For more than 200 local residents, pumpkin curry and spicy fish paste were on the menu Sunday night.
The colorful dinner was part of the Transplanting Traditions Community Farm Autumn Fundraiser at Vimala’s Curryblossom Cafe on West Franklin Street.
“It’s been amazing because I didn’t know we’d have this big a turnout,” said Kelly Owensby, the program coordinator. “It shows that a lot of people care about the project, and we’re really excited about that.”
The farm helps refugees from the Karen ethnic group in Burma acquire agricultural skills appropriate for North Carolina’s climate and learn how to begin and sustain their own farms.
There are approximately 800 to 1,000 Burmese immigrants living in Chapel Hill and Carrboro.
The event featured traditional Burmese dishes prepared by women who work with the farm. The dishes included traditional Burmese flavors like ginger, lemongrass and “looking to the sky” peppers.
“We’ve been cooking in Vimala’s kitchen since 8:30 this morning,” said Owensby. “Most of the produce came from the farm and all of it was traditional Karen food.”
Owensby said the event, which was originally scheduled for October but was postponed because of Hurricane Sandy, hit a number of obstacles.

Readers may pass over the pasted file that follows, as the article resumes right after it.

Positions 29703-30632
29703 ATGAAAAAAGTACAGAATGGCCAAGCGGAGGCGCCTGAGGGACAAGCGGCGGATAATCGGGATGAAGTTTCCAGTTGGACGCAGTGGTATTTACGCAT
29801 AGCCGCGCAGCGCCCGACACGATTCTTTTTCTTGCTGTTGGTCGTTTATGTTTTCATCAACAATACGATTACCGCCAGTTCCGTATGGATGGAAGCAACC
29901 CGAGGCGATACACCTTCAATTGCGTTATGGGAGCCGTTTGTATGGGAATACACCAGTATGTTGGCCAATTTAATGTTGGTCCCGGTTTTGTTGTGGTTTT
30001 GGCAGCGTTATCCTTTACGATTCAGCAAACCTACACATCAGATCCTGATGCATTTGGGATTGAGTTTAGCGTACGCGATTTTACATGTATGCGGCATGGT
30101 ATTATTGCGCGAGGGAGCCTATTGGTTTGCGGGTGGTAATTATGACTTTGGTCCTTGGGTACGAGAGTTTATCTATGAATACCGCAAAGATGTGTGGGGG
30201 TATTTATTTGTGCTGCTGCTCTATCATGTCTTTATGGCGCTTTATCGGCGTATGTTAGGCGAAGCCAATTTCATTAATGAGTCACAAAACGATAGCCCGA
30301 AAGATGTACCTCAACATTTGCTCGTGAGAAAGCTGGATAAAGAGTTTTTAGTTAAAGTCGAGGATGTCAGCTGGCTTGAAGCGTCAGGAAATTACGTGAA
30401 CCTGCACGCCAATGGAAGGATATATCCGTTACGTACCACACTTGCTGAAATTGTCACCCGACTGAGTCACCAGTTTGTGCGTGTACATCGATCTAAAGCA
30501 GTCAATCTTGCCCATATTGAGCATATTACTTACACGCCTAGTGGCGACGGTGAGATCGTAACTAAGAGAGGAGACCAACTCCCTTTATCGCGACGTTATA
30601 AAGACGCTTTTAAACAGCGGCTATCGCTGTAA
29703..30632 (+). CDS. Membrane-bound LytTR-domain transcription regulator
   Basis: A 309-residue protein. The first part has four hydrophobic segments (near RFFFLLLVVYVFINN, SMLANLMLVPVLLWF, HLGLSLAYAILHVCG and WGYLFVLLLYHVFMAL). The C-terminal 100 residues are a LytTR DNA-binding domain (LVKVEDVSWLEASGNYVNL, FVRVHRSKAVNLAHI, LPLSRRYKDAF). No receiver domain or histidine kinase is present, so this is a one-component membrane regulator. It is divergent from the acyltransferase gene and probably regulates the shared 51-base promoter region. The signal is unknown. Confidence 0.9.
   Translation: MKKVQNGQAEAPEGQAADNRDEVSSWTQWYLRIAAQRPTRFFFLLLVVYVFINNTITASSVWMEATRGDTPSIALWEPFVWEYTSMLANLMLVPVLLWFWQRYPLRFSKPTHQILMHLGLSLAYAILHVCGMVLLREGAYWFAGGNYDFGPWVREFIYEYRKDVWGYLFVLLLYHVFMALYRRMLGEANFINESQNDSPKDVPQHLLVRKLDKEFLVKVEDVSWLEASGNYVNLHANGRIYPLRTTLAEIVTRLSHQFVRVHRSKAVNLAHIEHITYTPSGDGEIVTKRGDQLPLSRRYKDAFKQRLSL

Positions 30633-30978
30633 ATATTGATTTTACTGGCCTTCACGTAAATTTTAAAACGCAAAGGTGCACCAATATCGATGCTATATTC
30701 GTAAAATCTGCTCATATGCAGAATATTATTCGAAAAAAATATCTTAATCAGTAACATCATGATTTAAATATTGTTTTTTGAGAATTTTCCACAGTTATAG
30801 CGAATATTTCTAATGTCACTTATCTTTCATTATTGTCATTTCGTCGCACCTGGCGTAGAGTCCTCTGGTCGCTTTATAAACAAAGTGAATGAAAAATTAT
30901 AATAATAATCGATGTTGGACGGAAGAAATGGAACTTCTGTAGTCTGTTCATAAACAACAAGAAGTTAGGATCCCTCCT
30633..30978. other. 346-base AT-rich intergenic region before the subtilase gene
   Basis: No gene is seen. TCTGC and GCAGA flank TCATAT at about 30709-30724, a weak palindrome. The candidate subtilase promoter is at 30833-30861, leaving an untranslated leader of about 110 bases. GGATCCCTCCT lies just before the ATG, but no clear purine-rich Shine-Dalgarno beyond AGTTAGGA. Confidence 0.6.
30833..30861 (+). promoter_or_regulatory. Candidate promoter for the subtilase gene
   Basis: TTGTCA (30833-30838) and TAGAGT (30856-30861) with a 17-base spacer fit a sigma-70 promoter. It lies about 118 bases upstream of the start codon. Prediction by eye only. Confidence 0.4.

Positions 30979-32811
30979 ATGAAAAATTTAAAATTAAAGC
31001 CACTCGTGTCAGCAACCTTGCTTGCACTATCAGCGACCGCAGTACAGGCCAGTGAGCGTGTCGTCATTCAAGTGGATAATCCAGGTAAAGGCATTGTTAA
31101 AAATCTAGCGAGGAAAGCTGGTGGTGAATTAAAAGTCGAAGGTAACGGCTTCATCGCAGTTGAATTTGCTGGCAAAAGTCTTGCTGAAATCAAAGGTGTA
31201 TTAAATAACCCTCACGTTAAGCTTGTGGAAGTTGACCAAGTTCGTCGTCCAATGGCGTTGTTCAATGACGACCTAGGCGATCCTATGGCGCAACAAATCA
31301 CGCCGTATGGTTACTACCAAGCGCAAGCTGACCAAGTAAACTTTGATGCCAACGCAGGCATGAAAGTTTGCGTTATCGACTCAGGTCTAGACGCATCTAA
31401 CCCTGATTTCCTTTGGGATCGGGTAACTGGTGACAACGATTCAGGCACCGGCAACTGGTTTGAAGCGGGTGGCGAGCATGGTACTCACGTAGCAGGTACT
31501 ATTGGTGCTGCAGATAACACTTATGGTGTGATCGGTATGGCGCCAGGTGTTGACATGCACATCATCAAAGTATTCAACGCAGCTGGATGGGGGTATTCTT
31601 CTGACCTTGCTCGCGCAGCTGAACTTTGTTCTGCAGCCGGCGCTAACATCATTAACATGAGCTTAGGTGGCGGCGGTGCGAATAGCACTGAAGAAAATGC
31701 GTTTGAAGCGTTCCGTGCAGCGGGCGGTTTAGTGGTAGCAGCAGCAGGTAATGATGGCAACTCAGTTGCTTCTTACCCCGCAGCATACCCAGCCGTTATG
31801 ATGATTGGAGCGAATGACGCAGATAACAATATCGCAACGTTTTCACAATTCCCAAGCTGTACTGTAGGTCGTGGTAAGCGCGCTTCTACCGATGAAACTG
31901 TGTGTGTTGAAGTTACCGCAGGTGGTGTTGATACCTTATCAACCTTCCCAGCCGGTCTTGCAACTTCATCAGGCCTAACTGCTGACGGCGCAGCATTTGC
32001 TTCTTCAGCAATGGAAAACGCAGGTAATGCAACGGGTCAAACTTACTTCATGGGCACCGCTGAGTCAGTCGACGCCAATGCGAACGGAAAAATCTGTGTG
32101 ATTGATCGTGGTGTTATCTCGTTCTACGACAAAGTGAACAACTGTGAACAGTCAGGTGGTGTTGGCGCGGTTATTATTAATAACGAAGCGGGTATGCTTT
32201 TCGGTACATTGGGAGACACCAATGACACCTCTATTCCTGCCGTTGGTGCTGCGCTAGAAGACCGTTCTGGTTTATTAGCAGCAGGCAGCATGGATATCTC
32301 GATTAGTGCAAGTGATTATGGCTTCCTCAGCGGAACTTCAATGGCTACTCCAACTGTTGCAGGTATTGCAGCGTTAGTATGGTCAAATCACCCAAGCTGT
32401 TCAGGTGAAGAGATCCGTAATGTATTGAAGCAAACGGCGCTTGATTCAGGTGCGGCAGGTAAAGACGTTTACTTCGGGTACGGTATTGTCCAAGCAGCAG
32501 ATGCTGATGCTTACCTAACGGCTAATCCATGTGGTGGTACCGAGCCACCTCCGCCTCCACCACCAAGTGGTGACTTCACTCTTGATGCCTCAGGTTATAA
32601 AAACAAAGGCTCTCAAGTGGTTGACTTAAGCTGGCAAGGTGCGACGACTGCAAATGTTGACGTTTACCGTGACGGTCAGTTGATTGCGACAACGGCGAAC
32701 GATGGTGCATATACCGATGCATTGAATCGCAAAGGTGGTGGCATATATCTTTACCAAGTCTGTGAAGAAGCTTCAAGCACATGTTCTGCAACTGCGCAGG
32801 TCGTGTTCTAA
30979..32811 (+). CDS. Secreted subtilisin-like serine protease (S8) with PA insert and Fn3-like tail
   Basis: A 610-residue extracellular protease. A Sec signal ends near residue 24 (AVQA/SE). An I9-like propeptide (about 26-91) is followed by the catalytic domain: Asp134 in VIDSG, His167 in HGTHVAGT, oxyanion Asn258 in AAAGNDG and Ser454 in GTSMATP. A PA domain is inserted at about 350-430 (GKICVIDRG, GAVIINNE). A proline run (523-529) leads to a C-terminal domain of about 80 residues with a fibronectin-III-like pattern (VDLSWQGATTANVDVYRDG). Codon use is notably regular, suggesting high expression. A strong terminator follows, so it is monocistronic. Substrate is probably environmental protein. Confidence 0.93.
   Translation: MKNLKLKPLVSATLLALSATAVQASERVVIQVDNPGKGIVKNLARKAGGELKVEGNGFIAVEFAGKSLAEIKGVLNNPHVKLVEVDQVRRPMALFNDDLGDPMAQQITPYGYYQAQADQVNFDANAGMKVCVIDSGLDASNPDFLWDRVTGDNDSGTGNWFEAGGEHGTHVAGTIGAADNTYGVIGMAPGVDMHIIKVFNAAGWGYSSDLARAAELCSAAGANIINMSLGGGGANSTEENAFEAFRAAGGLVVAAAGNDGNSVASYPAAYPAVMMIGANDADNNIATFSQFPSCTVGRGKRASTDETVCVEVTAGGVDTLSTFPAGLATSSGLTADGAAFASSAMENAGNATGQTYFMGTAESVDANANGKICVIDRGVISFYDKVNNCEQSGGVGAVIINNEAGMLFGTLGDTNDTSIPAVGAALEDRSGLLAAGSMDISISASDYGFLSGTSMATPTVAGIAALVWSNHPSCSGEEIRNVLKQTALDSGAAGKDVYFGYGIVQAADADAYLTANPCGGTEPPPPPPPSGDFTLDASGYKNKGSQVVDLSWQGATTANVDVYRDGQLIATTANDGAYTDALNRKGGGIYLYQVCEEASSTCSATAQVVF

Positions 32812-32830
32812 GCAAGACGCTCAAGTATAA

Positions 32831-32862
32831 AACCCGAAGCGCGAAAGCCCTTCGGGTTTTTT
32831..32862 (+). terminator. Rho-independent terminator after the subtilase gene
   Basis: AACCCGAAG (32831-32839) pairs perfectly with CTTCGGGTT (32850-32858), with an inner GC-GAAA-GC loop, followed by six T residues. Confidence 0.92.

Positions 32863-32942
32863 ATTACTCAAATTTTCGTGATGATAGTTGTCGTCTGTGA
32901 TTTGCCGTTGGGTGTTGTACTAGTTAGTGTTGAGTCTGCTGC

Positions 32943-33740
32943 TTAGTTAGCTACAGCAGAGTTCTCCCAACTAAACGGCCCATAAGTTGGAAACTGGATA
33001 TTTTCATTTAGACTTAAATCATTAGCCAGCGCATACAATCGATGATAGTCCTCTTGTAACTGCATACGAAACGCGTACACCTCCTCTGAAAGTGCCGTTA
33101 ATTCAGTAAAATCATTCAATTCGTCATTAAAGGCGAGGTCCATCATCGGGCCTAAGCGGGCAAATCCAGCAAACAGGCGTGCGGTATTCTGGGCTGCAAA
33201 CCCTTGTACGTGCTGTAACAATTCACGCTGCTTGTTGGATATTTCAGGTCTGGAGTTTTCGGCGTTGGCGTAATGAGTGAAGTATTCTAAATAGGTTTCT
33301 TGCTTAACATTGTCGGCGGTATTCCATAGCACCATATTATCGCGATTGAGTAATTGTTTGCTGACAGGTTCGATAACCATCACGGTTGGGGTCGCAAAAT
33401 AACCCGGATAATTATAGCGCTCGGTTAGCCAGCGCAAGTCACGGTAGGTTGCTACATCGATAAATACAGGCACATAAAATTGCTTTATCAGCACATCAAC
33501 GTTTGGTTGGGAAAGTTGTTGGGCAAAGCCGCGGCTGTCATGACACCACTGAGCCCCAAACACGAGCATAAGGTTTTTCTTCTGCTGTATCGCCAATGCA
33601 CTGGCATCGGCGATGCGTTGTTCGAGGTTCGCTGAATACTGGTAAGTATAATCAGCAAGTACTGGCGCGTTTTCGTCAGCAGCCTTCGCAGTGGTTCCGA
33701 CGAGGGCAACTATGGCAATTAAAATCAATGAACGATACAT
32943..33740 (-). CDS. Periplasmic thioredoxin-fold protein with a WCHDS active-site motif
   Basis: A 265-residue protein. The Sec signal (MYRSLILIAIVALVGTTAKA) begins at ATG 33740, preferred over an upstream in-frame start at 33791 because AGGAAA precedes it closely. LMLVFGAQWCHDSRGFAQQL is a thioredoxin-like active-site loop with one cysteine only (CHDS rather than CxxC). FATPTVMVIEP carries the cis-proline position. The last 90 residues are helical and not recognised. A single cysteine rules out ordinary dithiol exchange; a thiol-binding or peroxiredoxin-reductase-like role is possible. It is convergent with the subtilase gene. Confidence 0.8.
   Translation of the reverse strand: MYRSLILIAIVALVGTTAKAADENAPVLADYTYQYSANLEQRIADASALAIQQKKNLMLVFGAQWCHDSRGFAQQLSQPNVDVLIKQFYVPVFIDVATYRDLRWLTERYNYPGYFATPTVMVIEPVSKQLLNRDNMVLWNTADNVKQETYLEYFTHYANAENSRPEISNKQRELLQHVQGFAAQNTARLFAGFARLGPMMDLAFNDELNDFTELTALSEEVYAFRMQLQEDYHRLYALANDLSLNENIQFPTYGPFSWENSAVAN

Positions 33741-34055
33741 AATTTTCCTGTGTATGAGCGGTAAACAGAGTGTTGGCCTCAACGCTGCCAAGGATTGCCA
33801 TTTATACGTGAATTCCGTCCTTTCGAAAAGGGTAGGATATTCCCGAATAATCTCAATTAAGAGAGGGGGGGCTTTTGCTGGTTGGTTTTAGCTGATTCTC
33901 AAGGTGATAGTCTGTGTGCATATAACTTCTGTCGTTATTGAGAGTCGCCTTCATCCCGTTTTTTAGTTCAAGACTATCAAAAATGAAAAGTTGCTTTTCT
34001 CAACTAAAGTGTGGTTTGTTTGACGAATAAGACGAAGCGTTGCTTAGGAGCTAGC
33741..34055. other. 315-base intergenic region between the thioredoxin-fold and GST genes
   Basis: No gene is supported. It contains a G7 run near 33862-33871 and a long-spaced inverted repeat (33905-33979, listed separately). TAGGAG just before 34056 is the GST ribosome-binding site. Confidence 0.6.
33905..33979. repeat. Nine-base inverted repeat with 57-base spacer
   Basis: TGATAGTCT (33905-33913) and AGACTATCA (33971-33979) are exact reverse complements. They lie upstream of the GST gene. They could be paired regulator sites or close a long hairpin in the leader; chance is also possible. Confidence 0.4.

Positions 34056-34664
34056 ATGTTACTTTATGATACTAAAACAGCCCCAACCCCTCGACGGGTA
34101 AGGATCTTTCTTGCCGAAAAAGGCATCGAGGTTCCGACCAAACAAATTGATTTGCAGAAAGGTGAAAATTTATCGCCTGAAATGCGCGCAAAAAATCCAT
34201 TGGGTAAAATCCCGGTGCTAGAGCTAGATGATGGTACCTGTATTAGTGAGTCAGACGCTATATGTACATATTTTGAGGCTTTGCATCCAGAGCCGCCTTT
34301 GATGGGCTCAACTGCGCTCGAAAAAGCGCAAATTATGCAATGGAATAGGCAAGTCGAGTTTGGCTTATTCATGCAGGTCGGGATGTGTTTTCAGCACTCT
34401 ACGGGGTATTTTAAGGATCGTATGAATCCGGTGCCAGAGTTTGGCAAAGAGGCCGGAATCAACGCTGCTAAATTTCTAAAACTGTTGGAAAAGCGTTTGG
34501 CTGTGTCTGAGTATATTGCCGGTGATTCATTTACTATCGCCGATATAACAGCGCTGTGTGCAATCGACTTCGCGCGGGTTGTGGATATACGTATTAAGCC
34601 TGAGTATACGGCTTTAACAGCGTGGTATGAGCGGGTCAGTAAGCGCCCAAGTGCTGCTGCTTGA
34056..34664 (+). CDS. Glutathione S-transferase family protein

“We were going to have traditional music but the musician got into a car accident,” she said. “And our translator who was going to help with the question and answer session got laryngitis.”
But attendees didn’t seem to notice as they enjoyed dinner and the unseasonably warm weather on the patio at Vimala’s.
Kari Harris, a student at the UNC School of Public Health, came out to support the organization after helping lead education sessions about grocery shopping.
“As a nutrition student, I think I’m tied to food — good food — and the social equity that comes with that,” she said.
The event also featured an exhibition of photos of the farm by Vanessa Patchett and a presentation about life in the refugee camp in Thailand.
Hsar Ree Ree Wei is a Karen refugee and eighth grader at Smith Middle School. Her family moved to Chapel Hill from a refugee camp in Thailand six years ago and is one of the 26 families that work on the farm.
She helped cook and collect tickets for the event and led the presentation about life in a refugee camp with her sister.
“I feel I should give my time by helping out at events and to share to everyone who are the refugees and where are we from.”
She said working with Transplanting Traditions helps her retain her connection to her Burmese heritage.
“For me it’s a blessing that Kelly would open this program for all of the refugees to help us feel like we are home.”
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